Real moments of change in business and society are best identified by looking at developments in price. When the price goes down, mass adoption awaits.

But what is the right business strategy if you want to win the market?

The short answer: You need to be a system builder.

Systems matter

History has shown us that systems matter, Chris McKenna of Oxford University’s Saïd Business School told me in a recent interview.

Henry Ford is the most famous example of a “system builder”. The key to his success was his integrated approach to his supply chain. Instead of buying from suppliers, Ford took control of his supply chain by producing his own parts. This enabled him to standardise, lower the costs and improve performance.

In turn, his Model T became affordable and he could take it to the masses.

ford moving assembly line
Ford’s revolutionary moving assembly line, introduced in 1913, made mass production possible.

“If you want it done right, do it yourself,” he later explained in his book Today and Tomorrow (1926).

That said, to do everything yourself is not always the best strategy. It comes with enormous risks. What if your vision of the future turns out to be wrong?

Another approach is to build a win-win supply system where the company and its suppliers have a vested interest in helping each other succeed. McDonald’s supply chain system is the perfect example of this.

But no matter what kind of approach you choose (“do it yourself” or “strong partnerships”) it’s clear that systems matter.

Imagine a future…

Today, a classic system builder is someone like Elon Musk.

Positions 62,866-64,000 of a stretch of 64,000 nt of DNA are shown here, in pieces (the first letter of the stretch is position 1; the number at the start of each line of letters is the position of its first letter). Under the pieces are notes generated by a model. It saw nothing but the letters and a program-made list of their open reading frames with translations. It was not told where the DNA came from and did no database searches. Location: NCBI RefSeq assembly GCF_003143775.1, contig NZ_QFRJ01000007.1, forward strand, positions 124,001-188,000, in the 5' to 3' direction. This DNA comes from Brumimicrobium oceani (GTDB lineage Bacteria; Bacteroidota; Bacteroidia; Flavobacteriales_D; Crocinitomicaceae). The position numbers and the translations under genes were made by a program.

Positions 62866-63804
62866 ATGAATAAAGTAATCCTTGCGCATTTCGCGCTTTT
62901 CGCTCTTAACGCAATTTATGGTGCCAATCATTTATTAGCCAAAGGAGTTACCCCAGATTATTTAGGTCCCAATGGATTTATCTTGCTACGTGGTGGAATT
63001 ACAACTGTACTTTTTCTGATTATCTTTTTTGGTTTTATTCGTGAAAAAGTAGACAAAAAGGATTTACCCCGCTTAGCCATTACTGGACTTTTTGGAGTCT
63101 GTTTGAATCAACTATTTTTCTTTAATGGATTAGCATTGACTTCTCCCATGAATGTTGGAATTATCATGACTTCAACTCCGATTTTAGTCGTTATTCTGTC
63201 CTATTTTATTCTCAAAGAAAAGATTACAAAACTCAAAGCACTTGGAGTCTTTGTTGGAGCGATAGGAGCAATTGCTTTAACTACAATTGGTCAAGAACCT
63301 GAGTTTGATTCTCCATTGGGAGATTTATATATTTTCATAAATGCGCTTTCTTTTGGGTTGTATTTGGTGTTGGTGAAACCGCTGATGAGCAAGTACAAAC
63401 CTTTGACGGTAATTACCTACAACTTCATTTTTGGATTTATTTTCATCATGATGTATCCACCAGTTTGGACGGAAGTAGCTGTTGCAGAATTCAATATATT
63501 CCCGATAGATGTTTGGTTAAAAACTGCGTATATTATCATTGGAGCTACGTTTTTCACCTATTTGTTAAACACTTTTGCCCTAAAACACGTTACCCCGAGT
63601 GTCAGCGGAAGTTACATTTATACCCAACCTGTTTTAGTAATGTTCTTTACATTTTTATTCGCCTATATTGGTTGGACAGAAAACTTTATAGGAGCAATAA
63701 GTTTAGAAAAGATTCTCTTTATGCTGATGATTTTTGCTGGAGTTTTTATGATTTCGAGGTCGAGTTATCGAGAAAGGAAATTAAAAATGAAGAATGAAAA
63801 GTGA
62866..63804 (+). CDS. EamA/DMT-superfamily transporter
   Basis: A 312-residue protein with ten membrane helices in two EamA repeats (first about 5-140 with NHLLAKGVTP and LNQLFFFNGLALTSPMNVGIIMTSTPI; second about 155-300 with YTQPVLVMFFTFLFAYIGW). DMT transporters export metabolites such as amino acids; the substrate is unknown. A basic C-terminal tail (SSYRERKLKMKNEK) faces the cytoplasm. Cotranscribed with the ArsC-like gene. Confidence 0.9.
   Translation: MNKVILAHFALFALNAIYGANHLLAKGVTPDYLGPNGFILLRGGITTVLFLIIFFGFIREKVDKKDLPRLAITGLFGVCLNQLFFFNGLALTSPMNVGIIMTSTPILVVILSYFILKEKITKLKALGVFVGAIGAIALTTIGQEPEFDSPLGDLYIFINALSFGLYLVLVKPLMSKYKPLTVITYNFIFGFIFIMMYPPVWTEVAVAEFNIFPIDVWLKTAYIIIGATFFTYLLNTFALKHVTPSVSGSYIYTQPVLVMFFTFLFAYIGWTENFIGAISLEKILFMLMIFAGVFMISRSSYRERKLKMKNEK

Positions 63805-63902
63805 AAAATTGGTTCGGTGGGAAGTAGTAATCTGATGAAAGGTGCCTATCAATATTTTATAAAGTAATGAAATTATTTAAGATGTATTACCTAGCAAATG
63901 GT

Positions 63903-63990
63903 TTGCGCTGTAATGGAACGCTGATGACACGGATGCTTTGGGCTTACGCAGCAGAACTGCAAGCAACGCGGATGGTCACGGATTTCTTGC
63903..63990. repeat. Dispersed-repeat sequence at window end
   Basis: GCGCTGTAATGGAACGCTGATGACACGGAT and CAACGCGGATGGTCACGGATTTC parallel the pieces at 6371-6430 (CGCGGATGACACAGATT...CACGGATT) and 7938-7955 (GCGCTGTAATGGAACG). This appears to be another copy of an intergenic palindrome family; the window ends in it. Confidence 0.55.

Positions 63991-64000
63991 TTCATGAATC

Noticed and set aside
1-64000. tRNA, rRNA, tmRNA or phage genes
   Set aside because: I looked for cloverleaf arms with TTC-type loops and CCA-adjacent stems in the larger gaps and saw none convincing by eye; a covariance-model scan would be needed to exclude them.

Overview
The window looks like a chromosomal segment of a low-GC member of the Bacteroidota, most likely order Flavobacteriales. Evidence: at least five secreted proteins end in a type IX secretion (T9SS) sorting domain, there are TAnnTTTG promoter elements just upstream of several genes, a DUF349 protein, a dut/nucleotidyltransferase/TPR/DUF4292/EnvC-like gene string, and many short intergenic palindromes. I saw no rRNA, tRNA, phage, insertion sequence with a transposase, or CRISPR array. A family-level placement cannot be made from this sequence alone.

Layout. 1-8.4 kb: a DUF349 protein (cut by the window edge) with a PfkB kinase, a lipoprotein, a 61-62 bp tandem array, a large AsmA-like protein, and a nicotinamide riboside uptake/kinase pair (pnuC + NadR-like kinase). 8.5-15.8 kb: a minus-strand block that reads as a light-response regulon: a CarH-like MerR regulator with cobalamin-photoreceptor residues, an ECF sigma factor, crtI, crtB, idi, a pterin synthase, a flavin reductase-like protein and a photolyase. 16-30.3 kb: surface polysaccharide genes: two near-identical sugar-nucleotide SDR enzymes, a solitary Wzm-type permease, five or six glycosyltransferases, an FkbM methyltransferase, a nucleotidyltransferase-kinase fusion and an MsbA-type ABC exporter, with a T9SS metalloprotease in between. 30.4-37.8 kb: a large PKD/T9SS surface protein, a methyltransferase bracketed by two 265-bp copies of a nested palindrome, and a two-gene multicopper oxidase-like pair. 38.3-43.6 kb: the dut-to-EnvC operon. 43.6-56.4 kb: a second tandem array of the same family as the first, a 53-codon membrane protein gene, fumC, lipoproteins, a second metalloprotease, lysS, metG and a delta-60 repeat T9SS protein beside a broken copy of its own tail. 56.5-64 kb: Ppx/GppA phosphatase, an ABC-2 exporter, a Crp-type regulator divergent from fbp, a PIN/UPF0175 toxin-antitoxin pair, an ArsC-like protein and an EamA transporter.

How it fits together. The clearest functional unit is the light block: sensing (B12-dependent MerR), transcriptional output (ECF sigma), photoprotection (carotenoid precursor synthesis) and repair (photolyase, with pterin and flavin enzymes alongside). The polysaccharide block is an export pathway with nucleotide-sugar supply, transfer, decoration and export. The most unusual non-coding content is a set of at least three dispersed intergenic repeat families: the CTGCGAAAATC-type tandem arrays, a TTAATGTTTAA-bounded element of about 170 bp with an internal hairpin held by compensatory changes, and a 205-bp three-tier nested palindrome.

Like Ford did with the Model T, Elon Musk and Tesla Motors are looking to bring their electric car to the masses. And in a move also similar to Ford, Tesla are integrating vertically by building “gigafactories” to produce the batteries themselves.

elon musk tesla
Elon Musk’s project might not survive. But he is a classic visionary system builder.

However, Musk is not only building a production system.

More than anything, he is imagining a future where people’s own ‘systems’ will change dramatically: Before long we will have affordable self-driving electric cars that are charged by affordable batteries in our affordable solar powered smart homes.

If anyone is looking to build those systems for us, it would be Elon Musk.

Next up

If building a system is key for businesses, then the next question is: “How do you go about building a system? Is there a winning formula for this?”

I will try to answer that question in my next post.

* * *

As with my previous posts, I would like to thank business historian Chris McKenna of Oxford University’s Saïd Business School for inspiration and input to this blog post.

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  1. Hi Jonathan, nice thought provoking article.. Systems (not just computer systems) are the backbone to the success of many.. Although in theory, this can be applied to any business, the success ratio seems to vary quite differently between industries and businesses..

    For example, having been in the shipping and freight industry you will know that a lot of the shipping lines are not successful and have gone down in spite of having proper systems and processes..

    Would be interested to hear why that is..

    1. Hi Hariesh. Many thanks for the comment. It’s a good point you’re making. I think it’s clear that it matters what kind of system you build, and that all systems have an expiry date. Having read this ( it’s also clear that you need to find the passion to constantly reinvent/improve/develop the system. But shipping is a tough example, I admit. But I do think the industry could be much, much leaner. And much more innovative…

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